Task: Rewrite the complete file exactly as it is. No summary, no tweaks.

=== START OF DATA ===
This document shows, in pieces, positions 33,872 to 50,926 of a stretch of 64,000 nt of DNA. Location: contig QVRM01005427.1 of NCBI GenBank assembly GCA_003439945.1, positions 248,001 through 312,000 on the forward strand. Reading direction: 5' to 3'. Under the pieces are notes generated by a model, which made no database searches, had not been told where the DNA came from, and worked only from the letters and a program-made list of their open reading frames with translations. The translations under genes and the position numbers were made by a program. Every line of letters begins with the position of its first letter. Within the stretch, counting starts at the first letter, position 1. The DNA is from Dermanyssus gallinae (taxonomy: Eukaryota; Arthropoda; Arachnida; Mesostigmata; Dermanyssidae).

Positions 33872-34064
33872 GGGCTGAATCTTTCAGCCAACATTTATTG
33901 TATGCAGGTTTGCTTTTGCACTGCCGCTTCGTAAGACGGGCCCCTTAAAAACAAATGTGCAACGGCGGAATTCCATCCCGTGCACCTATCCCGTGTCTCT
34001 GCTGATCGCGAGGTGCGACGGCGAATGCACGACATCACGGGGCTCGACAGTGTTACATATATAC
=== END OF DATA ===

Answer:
This document shows, in pieces, positions 33,872 to 50,926 of a stretch of 64,000 nt of DNA. Location: contig QVRM01005427.1 of NCBI GenBank assembly GCA_003439945.1, positions 248,001 through 312,000 on the forward strand. Reading direction: 5' to 3'. Under the pieces are notes generated by a model, which made no database searches, had not been told where the DNA came from, and worked only from the letters and a program-made list of their open reading frames with translations. The translations under genes and the position numbers were made by a program. Every line of letters begins with the position of its first letter. Within the stretch, counting starts at the first letter, position 1. The DNA is from Dermanyssus gallinae (taxonomy: Eukaryota; Arthropoda; Arachnida; Mesostigmata; Dermanyssidae).

Positions 33872-34064
33872 GGGCTGAATCTTTCAGCCAACATTTATTG
33901 TATGCAGGTTTGCTTTTGCACTGCCGCTTCGTAAGACGGGCCCCTTAAAAACAAATGTGCAACGGCGGAATTCCATCCCGTGCACCTATCCCGTGTCTCT
34001 GCTGATCGCGAGGTGCGACGGCGAATGCACGACATCACGGGGCTCGACAGTGTTACATATATAC